Why is fiber important

Fiber is a primary staple in our diets and is important to our body’s functionality for a number of reasons. Coming from plants in both soluble and insoluble forms, fiber works to help regulate our body’s processes and maintain a clean dietary tract for food processing as a whole.

Soluble fiber is a type of fiber that can be digested by our systems and metabolized by our bodies. Working to help process many fats and other substances that may be present in our systems, soluble fiber is actually a proven source of proteins that help to break down some chemicals like cholesterol – a fatty substance the builds up on arterial walls and can cause a wide variety of heart diseases, including fatal heart attacks due to restricted blood flows.

Insoluble fiber cannot be digested and metabolized by our system, yet at the same time also plays a number of roles in helping to keep our bodies clean and free of other substances that may get caught in our digestive system. This is done by the fiber collecting on any remaining debris that might be present in our stomach or intestinal tracts and helping to flush it out of our bodies before it causes any major issues to occur.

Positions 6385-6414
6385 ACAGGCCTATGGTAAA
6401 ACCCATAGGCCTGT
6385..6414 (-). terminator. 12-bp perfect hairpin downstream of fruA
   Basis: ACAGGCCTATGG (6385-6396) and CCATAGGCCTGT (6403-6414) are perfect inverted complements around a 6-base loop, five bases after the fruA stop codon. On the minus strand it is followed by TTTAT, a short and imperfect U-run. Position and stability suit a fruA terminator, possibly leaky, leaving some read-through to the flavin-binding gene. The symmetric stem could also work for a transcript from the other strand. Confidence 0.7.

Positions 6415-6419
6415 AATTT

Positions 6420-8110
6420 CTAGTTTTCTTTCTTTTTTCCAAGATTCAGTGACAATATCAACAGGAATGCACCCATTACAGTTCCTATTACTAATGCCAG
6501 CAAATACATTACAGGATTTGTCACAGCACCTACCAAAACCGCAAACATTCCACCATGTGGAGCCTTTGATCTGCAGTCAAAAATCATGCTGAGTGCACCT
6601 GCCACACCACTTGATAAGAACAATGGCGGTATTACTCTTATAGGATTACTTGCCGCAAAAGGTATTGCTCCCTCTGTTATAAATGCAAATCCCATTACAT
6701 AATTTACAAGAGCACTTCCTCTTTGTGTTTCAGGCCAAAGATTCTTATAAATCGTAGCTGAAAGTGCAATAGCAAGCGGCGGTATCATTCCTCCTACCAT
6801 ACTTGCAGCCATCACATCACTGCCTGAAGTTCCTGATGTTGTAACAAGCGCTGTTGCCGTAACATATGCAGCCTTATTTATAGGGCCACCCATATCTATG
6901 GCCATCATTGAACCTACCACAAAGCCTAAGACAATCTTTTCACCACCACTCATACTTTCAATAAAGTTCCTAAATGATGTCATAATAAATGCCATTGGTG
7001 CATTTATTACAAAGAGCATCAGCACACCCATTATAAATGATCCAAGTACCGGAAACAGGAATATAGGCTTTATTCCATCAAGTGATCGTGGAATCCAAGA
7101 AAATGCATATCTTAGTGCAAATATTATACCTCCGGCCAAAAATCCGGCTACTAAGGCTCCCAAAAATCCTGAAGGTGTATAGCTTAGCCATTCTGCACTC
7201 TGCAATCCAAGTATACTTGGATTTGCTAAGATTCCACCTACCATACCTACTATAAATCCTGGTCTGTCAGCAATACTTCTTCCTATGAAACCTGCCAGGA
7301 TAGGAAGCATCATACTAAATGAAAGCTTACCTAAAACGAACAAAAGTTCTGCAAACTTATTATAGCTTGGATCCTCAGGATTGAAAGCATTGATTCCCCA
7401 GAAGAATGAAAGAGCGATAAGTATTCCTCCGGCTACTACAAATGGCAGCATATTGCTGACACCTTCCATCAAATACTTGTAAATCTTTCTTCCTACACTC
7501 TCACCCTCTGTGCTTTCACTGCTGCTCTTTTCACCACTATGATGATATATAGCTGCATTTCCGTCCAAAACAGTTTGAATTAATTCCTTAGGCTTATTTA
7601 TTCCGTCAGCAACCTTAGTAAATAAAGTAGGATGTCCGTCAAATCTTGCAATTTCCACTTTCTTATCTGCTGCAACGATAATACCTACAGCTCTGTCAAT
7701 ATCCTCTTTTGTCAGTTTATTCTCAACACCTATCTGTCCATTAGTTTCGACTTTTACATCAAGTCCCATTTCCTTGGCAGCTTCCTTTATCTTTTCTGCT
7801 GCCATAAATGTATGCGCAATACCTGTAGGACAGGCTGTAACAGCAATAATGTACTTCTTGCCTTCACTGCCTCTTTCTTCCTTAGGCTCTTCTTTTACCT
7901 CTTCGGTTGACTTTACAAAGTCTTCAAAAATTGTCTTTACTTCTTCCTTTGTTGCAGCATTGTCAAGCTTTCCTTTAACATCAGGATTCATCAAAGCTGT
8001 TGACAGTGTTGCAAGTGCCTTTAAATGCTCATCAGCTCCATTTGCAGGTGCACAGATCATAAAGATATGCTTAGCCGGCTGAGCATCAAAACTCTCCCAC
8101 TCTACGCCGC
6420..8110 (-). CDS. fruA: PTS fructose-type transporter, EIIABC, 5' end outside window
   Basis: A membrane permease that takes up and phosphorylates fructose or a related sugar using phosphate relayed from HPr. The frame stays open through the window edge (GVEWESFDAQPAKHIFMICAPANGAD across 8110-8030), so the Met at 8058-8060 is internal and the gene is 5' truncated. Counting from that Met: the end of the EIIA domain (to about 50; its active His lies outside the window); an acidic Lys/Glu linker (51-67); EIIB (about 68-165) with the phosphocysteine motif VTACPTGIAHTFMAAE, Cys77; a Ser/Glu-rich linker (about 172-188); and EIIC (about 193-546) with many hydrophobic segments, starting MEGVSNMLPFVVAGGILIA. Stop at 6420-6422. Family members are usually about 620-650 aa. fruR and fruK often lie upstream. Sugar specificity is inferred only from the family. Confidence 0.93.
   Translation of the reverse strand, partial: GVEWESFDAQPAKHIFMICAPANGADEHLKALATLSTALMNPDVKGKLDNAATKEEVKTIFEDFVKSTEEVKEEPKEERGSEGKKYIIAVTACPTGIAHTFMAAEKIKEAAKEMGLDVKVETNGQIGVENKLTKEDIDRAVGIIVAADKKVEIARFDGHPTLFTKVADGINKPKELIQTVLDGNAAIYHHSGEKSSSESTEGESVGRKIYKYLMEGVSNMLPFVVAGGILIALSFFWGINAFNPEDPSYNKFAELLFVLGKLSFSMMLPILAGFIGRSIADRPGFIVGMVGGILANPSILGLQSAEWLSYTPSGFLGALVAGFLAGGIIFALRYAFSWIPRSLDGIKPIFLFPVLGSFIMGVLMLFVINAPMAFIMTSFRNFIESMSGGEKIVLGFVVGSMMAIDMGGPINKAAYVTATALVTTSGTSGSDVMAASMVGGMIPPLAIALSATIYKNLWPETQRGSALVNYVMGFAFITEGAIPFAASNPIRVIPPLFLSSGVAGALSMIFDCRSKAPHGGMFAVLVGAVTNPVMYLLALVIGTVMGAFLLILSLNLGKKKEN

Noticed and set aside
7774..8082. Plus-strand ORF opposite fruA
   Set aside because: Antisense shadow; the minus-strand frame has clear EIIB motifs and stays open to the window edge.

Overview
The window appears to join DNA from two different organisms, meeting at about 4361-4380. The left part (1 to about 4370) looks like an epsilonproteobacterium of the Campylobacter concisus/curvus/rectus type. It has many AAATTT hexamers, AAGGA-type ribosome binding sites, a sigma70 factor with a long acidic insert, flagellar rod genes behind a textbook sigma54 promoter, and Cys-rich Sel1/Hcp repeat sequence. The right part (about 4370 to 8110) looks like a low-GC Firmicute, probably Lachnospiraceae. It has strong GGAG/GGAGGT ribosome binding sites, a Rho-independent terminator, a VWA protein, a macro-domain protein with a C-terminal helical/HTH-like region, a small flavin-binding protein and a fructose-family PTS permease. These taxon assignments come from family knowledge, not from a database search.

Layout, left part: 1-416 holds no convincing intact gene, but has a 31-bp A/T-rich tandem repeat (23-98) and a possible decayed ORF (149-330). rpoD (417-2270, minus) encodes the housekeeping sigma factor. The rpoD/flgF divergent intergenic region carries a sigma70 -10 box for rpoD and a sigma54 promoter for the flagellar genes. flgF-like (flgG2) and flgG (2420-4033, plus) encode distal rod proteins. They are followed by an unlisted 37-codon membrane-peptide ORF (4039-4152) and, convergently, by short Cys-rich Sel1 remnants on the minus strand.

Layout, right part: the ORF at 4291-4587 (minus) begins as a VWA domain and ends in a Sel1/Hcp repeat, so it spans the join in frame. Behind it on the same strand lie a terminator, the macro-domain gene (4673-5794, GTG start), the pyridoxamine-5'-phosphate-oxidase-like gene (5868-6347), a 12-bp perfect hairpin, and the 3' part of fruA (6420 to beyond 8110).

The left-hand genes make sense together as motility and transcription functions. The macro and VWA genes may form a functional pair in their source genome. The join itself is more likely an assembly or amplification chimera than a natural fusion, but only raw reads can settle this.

Increased fiber intake also allows individuals to feel more energetic and full after meals thanks to the added processing capabilities fiber has. Insoluble fiber’s present in our bodies also helps prevent our digestive system from quickly triggering a hunger response shortly after eating, meaning that it is particularly effective for those who are looking to diet and lose weight.

Why is fiber important

Too much fiber too suddenly, however, can cause problems for some individuals looking to increase their regular fiber intake. On average this should be approximately 18 grams of fiber per day, though unfortunately for many people the actual average being consumed is only 12 grams per day. Increasing your daily fiber intake suddenly and drastically, however, can cause your stomach and digestive system to have difficulties processing it and may cause physical discomfort and other issues related to your digestive system initially until your body can successfully adjust.